Somewhere beyond the sea of Instagram filters, food-swapping apps, and WiFi-enabled self-driving cars, Sax has discovered a culture of outliers. But the throwback notions of analog goods have now moved beyond the fringe—and even large corporations are embracing the trend. Be it vinyl records, board game cafés, Moleskine notebooks, or Polaroid cameras, everything old is new again, and Sax knows why: these tactile products and experiences fill a void left by cold, calculating digital. But the analog revival goes beyond mere enjoyment, Sax argues. We’re also reminding ourselves that we read more efficiently from the printed page, that physical retailers outstrip the profits of e-commerce, that tech-free meetings encourage us to retain information. And that maybe, just maybe, analog and digital products can exist side-by-side: a happy medium with one foot firmly in each millennium.
Sax’s focus on the re-emergence of analog doesn’t stop with the book, however. He’s a regular contributor to both Bloomberg Business and The New Yorker, where he writes on the digital-analog overlap—everything from Record Store Day to Kodak’s renaissance to Amazon’s ambitious foray into brick-and-mortar bookstores. And if you want the full experience, look no further than his brand-new keynote, “Analog Revenge,” an intriguing exploration of the 20th-century trends permeating 21st-century culture, and their profoundly human underpinnings.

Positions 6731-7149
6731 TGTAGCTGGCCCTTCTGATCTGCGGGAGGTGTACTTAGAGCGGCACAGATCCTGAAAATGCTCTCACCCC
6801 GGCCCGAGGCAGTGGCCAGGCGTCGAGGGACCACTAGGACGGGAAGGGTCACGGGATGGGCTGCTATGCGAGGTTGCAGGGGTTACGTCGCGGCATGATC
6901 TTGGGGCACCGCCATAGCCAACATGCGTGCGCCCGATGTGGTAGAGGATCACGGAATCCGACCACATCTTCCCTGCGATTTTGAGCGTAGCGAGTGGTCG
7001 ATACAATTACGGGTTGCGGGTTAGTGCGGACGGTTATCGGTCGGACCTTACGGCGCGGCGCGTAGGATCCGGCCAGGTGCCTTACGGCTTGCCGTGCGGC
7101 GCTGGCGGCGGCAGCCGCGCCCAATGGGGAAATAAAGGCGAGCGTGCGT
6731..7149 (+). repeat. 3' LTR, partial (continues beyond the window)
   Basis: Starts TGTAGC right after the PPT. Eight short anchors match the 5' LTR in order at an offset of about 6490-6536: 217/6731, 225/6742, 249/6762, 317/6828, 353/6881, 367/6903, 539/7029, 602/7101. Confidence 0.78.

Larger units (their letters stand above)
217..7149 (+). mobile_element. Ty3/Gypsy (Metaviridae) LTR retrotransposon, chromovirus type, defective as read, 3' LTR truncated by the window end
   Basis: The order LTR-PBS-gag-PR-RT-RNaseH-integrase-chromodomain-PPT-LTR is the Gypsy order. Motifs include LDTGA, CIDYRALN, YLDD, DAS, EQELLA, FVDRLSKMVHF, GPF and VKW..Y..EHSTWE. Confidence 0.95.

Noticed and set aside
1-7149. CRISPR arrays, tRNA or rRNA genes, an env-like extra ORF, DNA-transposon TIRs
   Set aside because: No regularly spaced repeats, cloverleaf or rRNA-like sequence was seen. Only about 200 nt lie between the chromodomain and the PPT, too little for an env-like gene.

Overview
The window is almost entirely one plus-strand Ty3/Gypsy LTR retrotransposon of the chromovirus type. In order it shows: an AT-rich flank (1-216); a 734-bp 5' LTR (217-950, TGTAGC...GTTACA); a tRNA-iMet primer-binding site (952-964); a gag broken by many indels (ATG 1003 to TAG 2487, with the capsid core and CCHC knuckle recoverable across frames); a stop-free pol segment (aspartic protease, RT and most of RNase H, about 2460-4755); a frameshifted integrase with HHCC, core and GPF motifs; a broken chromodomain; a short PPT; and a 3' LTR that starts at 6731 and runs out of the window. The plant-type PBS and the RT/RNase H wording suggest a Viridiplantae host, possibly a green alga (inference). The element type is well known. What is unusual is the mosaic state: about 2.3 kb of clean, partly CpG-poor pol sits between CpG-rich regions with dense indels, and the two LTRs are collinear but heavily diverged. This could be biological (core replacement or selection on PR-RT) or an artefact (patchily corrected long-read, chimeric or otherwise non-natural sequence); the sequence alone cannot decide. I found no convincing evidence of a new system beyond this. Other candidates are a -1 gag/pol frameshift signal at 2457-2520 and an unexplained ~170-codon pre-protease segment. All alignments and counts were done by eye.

David Sax is always ahead of the curve when it comes to our ever-changing cultural trends. Whether he’s discussing the re-emergence of analog or our obsession with bacon strips, Sax can tell you what major trends say about us, and what they mean for marketing, health, and the economy. To book David Sax for a keynote, contact The Lavin agency speakers bureau.